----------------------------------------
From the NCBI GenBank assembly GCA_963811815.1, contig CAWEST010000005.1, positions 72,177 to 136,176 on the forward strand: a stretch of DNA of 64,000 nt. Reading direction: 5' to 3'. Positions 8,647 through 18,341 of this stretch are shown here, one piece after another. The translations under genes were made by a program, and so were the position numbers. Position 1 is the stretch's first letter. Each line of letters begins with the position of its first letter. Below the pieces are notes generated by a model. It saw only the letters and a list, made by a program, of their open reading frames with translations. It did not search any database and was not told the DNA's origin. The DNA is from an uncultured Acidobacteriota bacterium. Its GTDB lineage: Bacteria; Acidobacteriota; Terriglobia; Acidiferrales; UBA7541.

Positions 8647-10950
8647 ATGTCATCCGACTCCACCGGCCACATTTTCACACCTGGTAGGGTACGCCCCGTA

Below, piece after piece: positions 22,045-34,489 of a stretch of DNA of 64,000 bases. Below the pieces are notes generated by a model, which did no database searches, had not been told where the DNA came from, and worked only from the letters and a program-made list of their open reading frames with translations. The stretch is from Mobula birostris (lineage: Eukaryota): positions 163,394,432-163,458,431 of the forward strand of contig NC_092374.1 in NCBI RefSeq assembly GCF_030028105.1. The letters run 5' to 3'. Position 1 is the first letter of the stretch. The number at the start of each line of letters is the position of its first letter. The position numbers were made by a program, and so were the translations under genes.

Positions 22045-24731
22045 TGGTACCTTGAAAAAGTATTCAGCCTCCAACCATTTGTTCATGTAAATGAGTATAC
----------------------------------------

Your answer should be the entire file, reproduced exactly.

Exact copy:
From the NCBI GenBank assembly GCA_963811815.1, contig CAWEST010000005.1, positions 72,177 to 136,176 on the forward strand: a stretch of DNA of 64,000 nt. Reading direction: 5' to 3'. Positions 8,647 through 18,341 of this stretch are shown here, one piece after another. The translations under genes were made by a program, and so were the position numbers. Position 1 is the stretch's first letter. Each line of letters begins with the position of its first letter. Below the pieces are notes generated by a model. It saw only the letters and a list, made by a program, of their open reading frames with translations. It did not search any database and was not told the DNA's origin. The DNA is from an uncultured Acidobacteriota bacterium. Its GTDB lineage: Bacteria; Acidobacteriota; Terriglobia; Acidiferrales; UBA7541.

Positions 8647-10950
8647 ATGTCATCCGACTCCACCGGCCACATTTTCACACCTGGTAGGGTACGCCCCGTA

Below, piece after piece: positions 22,045-34,489 of a stretch of DNA of 64,000 bases. Below the pieces are notes generated by a model, which did no database searches, had not been told where the DNA came from, and worked only from the letters and a program-made list of their open reading frames with translations. The stretch is from Mobula birostris (lineage: Eukaryota): positions 163,394,432-163,458,431 of the forward strand of contig NC_092374.1 in NCBI RefSeq assembly GCF_030028105.1. The letters run 5' to 3'. Position 1 is the first letter of the stretch. The number at the start of each line of letters is the position of its first letter. The position numbers were made by a program, and so were the translations under genes.

Positions 22045-24731
22045 TGGTACCTTGAAAAAGTATTCAGCCTCCAACCATTTGTTCATGTAAATGAGTATAC